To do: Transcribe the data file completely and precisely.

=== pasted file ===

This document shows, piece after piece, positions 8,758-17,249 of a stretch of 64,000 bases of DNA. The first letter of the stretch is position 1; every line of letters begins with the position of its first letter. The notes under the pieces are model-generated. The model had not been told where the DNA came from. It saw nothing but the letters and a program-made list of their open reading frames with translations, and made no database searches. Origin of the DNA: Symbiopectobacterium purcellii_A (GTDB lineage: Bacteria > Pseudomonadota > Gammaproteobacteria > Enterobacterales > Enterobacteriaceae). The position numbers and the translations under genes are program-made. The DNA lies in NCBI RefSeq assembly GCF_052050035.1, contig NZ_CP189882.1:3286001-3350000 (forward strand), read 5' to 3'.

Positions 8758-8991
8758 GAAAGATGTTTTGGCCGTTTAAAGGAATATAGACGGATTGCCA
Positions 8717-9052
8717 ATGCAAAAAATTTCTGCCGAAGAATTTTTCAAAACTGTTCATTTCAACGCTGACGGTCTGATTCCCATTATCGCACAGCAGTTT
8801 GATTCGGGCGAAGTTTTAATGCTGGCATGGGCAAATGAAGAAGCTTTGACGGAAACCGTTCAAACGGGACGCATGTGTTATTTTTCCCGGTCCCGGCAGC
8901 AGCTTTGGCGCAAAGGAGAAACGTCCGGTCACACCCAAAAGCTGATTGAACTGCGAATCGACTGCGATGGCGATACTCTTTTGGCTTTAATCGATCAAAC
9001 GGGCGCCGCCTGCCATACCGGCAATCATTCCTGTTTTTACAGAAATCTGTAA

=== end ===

This document shows, piece after piece, positions 8,758-17,249 of a stretch of 64,000 bases of DNA. The first letter of the stretch is position 1; every line of letters begins with the position of its first letter. The notes under the pieces are model-generated. The model had not been told where the DNA came from. It saw nothing but the letters and a program-made list of their open reading frames with translations, and made no database searches. Origin of the DNA: Symbiopectobacterium purcellii_A (GTDB lineage: Bacteria > Pseudomonadota > Gammaproteobacteria > Enterobacterales > Enterobacteriaceae). The position numbers and the translations under genes are program-made. The DNA lies in NCBI RefSeq assembly GCF_052050035.1, contig NZ_CP189882.1:3286001-3350000 (forward strand), read 5' to 3'.

Positions 8758-8991
8758 GAAAGATGTTTTGGCCGTTTAAAGGAATATAGACGGATTGCCA
Positions 8717-9052
8717 ATGCAAAAAATTTCTGCCGAAGAATTTTTCAAAACTGTTCATTTCAACGCTGACGGTCTGATTCCCATTATCGCACAGCAGTTT
8801 GATTCGGGCGAAGTTTTAATGCTGGCATGGGCAAATGAAGAAGCTTTGACGGAAACCGTTCAAACGGGACGCATGTGTTATTTTTCCCGGTCCCGGCAGC
8901 AGCTTTGGCGCAAAGGAGAAACGTCCGGTCACACCCAAAAGCTGATTGAACTGCGAATCGACTGCGATGGCGATACTCTTTTGGCTTTAATCGATCAAAC
9001 GGGCGCCGCCTGCCATACCGGCAATCATTCCTGTTTTTACAGAAATCTGTAA